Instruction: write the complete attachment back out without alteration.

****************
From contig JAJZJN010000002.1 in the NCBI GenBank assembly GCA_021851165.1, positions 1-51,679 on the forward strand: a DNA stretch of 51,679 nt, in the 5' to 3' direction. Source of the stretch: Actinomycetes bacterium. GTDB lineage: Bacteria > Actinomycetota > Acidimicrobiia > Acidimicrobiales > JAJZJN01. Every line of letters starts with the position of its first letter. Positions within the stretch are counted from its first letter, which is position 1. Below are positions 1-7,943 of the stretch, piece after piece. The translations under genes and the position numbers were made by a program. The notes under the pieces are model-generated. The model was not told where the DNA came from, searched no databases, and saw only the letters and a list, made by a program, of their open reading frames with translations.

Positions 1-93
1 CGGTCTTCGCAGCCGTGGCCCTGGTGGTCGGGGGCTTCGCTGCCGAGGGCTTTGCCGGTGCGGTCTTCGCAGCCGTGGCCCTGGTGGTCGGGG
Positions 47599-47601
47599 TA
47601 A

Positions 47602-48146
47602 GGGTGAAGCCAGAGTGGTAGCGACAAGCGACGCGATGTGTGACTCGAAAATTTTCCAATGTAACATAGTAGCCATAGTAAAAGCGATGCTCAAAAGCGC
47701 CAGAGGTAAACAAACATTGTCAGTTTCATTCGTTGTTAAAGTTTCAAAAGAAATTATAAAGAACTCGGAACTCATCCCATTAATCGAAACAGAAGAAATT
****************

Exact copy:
From contig JAJZJN010000002.1 in the NCBI GenBank assembly GCA_021851165.1, positions 1-51,679 on the forward strand: a DNA stretch of 51,679 nt, in the 5' to 3' direction. Source of the stretch: Actinomycetes bacterium. GTDB lineage: Bacteria > Actinomycetota > Acidimicrobiia > Acidimicrobiales > JAJZJN01. Every line of letters starts with the position of its first letter. Positions within the stretch are counted from its first letter, which is position 1. Below are positions 1-7,943 of the stretch, piece after piece. The translations under genes and the position numbers were made by a program. The notes under the pieces are model-generated. The model was not told where the DNA came from, searched no databases, and saw only the letters and a list, made by a program, of their open reading frames with translations.

Positions 1-93
1 CGGTCTTCGCAGCCGTGGCCCTGGTGGTCGGGGGCTTCGCTGCCGAGGGCTTTGCCGGTGCGGTCTTCGCAGCCGTGGCCCTGGTGGTCGGGG
Positions 47599-47601
47599 TA
47601 A

Positions 47602-48146
47602 GGGTGAAGCCAGAGTGGTAGCGACAAGCGACGCGATGTGTGACTCGAAAATTTTCCAATGTAACATAGTAGCCATAGTAAAAGCGATGCTCAAAAGCGC
47701 CAGAGGTAAACAAACATTGTCAGTTTCATTCGTTGTTAAAGTTTCAAAAGAAATTATAAAGAACTCGGAACTCATCCCATTAATCGAAACAGAAGAAATT